Friday, November 29, 2013

Is Goal Setting An Art? Part 1 - Growing From a 'To Do' List-er to a Goal Setter

It is that time of year when many of us move into reflection mode on the year that was and ponder our thoughts for the upcoming year.  Granted, it is a skill to run this reflection alongside the buzz and chaos of the festive season, but as natural multi-taskers I have faith in us all!

So in my not-necessarily-quiet reflection, I have chosen my goal for 2014: goal setting!

Let me explain myself...goal setting does not come naturally to me.  'To do' lists do.  I seem to have one growing 'to do' list and I want to learn how to actually get those items marked off.

I am rather short-sighted when it comes to planning and long-term goals because my long term is 3 months.  Life to me is much more fun when lived on impulse.  I do however love to be organised yet become uncomfortable very quickly with structure because it often involves repetition.  I have children though so understand that structure (I like to call it 'pattern') is important for them so we have it.    

In my reflective state this is what I have observed and learned about myself: 

  • because I am a 'to do' list-er, I will give myself a daily 'to do' list.  The time to complete each item may vary from 5 minutes to 20 minutes but if there are about 5 items on the list, I can guarantee that list will be incomplete at the end of the day. Why?  Call me crazy but the list becomes overwhelming.  Let me point out that these are items in addition to my usual day to day activities so it is finding that extra time or more aptly, thinking I will have the extra time in the first place, that is actually the overwhelming element.  Did I mention I am an idealist so tend to think anything is possible?  Then the day happens!
  • I have learned that I am better at having one item on my list for the day (even if it is a 5 minute one) because I am more than half a chance of actually completing it and marking that item off the list once and for all.
  • have you ever heard the saying "You can only eat an elephant one bite at a time"?  I have come to realise that I am also better at looking at the end picture, or goal in this instance, and breaking it down into smaller, more achievable bite size pieces (even chunks are too big for me!).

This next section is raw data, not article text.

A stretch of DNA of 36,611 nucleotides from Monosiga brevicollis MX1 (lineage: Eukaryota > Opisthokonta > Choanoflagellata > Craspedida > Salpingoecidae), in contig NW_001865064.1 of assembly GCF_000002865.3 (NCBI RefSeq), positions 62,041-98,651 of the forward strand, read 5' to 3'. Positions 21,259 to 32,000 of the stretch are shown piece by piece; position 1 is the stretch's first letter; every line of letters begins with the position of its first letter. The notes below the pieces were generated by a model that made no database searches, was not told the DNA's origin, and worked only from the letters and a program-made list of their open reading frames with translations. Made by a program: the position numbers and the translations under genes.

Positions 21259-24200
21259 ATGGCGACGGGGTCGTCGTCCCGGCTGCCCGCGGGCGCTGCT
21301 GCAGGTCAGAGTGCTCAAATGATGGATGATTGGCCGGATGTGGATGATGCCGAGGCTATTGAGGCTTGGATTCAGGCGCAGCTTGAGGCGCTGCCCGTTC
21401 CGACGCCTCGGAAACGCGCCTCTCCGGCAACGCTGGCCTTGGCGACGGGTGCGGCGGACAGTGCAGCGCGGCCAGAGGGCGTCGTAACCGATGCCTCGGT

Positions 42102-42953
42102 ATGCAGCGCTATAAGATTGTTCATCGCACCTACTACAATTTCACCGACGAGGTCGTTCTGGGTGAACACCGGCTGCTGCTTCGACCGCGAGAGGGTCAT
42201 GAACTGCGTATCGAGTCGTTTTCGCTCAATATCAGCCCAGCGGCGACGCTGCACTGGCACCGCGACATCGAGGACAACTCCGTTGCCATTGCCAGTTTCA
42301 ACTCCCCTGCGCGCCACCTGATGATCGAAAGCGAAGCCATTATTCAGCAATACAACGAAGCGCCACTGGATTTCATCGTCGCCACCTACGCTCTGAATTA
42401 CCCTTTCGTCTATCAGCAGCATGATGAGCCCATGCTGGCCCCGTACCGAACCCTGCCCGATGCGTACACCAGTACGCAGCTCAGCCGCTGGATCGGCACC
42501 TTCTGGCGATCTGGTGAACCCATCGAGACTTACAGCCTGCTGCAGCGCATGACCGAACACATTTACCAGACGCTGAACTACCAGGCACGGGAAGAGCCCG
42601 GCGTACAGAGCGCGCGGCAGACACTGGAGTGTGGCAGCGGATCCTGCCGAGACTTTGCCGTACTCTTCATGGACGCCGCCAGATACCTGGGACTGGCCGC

• I work best to deadlines.  Guaranteed, if I have a calendar year to complete a project, I will not look at it until October.  Again call me crazy, but my best work is done under the thrill/threat (your choice) of a deadline.  Giving myself a deadline that I know can be shifted does not work.  I will shift it.  The deadline must be absolute.  

I truly admire those folk who set goals, plan, focus, go forth and achieve.  I would like to have a crack at being one of those people in 2014.  My idealistic self believes it to be possible!  This is why I believe goal setting is an art - because not everyone is good at it. Mine is a little abstract at present.  Give me time.  I will present a masterpiece!

Stay tuned for next week's installment - Is Goal Setting An Art?  Part 2 - What My 25 Year Old Self Saw For My Life at 40+.

Friday, November 15, 2013

The Secret To The Best Christmas Cake Is In The Chocolate...Yes, The Chocolate!

Here we are, 6 weeks out from Christmas.  

Some super organised people have already begun their Christmas Day preparations, like my best friend who sent me a text on Monday to say she had completed all of her present was the 11th November!!  I wish I could be like this and resolve with myself each year that next year I will be more organised, but the truth is, I run well to deadlines!  In some macabre way, my body seems to thrive on the whole 'last minute' vibe.  Just once though, I would love to try an organised Christmas to see how it feels.

One thing however that I am always organised with is cooking our family Christmas Cake six weeks out from Christmas.   This is a recipe I found in a magazine many years ago (yep, I can't even take credit for it!) and have been making it each year since we married.  This Christmas fruit cake has a twist on the traditional....chocolate is one of the main ingredients!  Now that is what I call a Christmas cake.  This cake smells divine when cooking and tastes delicious.  So there was no way this year I was going to keep this little beauty to myself.  As I say, some secrets are best when shared!  

I read somewhere once that when cooking your Christmas cake, it is tradition to get each family member to stir the mixture once, making a wish for the following year as they do so.  Maybe it is an old wives tale.  Either way, it is a bit of fun and can't hurt, so we do it!

Without any further ado, here it is: